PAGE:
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By NATHAN GREGORY
Another August in Starkville has arrived, bringing with it the influx of Mississippi State University students moving into town and getting their lights cut on at their apartments and houses.
Starkville Electric Department manager of offices Katie Gent says SED receives 20 to 30 orders on a typical business day, but this week is just a little different. SED takes approximately 700 orders a day during its busiest week of the year, which is always the week during which July ends and August begins.
For that week, all hands are on deck at SED making sure two things happen, Gent said: They get their customersâ€™ accounts started, and they make sure the electricity is on when the customers arrive at their new temporary homes.
â€śYou have people upstairs that may do other accounting functions, but during that week they push those aside. They help answer phones, they work on the mail because the cashiers canâ€™t do it and they do anything that is needed to get the customersâ€™ applications processed,â€ť Gent said. â€śTheir normal day-to-day work will be pushed aside for about a week.â€ť
SED General Manager Terry Kemp said there has been consistent improvement in service in recent years despite the volume of incomers getting their accounts processed. This is primarily due to the amount of preparation put into this one week by the staff of more than 30 employees, he said.
â€śWe started contacting landlords earlier. Thereâ€™s a good working relationship between us and the landlords. We want to communicate because it takes us all working together. This year (Gent) put together welcome packets, which is more information to help the transition a bit earlier to our new customers. This week itâ€™s all hands on deck. We only focus on our top priorities. We work long hours, work through lunch and well into the evening trying to process the paperwork,â€ť Kemp said. â€śThese are our customers and a lot of times itâ€™s kind of a first impression to Starkville â€¦ On behalf of the city often times we become the greeters. This is the (studentsâ€™) first stop â€¦ People from all over the country come to the area and we want to do our part to make sure they feel welcome and get the service they expect in the time they expect.â€ť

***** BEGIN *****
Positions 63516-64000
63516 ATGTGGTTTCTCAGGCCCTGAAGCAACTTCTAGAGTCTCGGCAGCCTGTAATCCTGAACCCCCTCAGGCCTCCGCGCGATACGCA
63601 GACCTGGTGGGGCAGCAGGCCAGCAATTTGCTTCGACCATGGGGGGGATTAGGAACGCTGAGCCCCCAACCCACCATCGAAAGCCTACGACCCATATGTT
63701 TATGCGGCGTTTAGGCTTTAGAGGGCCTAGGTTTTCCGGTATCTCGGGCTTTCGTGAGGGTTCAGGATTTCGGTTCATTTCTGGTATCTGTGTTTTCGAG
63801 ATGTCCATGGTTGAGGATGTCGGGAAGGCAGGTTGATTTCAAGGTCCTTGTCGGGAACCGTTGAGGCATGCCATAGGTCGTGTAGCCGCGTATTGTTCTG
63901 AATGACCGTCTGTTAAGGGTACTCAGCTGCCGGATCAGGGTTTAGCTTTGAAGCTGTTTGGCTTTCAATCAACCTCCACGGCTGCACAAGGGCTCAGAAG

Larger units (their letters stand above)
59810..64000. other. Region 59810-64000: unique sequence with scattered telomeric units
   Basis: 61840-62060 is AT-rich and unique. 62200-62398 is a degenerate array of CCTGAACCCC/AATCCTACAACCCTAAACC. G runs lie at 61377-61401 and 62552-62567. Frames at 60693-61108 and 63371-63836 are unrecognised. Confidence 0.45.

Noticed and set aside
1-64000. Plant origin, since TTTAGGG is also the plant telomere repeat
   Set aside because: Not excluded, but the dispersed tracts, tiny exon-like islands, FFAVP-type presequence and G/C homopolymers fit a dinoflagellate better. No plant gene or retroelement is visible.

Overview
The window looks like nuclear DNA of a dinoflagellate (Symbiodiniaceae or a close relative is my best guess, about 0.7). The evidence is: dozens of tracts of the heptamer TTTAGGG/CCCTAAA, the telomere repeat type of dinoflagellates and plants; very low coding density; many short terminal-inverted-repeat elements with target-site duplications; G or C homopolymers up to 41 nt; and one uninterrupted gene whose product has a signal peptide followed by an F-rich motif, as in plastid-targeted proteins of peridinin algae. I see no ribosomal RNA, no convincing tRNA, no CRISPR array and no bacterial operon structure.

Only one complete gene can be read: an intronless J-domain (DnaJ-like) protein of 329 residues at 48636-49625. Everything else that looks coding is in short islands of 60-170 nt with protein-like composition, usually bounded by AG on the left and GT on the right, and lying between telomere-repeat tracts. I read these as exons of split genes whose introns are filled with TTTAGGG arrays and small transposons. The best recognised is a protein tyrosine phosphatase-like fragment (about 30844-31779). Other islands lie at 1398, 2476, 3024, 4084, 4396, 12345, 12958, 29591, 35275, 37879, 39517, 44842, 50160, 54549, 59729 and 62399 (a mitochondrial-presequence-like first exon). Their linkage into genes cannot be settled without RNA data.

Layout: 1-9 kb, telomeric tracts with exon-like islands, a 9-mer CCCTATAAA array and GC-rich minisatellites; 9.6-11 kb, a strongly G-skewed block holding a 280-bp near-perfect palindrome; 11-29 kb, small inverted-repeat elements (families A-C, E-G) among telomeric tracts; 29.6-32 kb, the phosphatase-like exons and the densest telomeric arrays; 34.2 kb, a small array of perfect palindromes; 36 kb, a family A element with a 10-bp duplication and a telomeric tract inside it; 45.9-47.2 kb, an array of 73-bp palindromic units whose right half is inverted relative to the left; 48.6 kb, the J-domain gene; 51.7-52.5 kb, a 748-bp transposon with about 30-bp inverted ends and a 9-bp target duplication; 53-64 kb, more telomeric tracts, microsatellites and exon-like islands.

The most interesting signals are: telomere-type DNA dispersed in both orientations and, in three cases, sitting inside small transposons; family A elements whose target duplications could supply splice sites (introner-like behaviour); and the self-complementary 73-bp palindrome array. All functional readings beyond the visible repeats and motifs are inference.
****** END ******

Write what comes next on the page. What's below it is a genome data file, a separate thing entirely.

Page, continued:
During this time of year, Gent said, SED has up to six trucks rolling with workers getting electricity cut on at apartments and houses. The drastic increase in work does sometimes cause confusion with connection issues, she said, but proper measures have been put in place to quickly correct errors.
â€śWe try to stay in contact with (landlords) and let them know whatâ€™s going on,â€ť Gent said. â€śMost of them have been here long enough and understand the rush and they help us a lot making sure their tenants have what they need when they come up here.â€ť
In July, SED officials unveiled another plan to implement an Advanced Metering Infrastructure system which Kemp said will be able to collect water and electricity meter data electronically, thereby providing more timely data, efficiency and overall better service to customers. Additionally, he said, such a system will help prevent the potential of meter reading inaccuracies.
â€śWe hope to be ready to bring (an AMI system update and plan) to the board and move forward by January (2013). Weâ€™re in the final stages of going through a selection process and then weâ€™ll start deployment. The deployment itself will take two to three years in stages, but weâ€™re excited,â€ť he said. â€śI think overall as we move in that direction it creates a more real-time reading, which helps the customer manage their accounts as well. Itâ€™s not only from our side; itâ€™s going to provide the customers real time information that allows them to be more engaged with what their usage patterns are. I think itâ€™s the way the utility industry is moving, and weâ€™re moving along with it.â€ť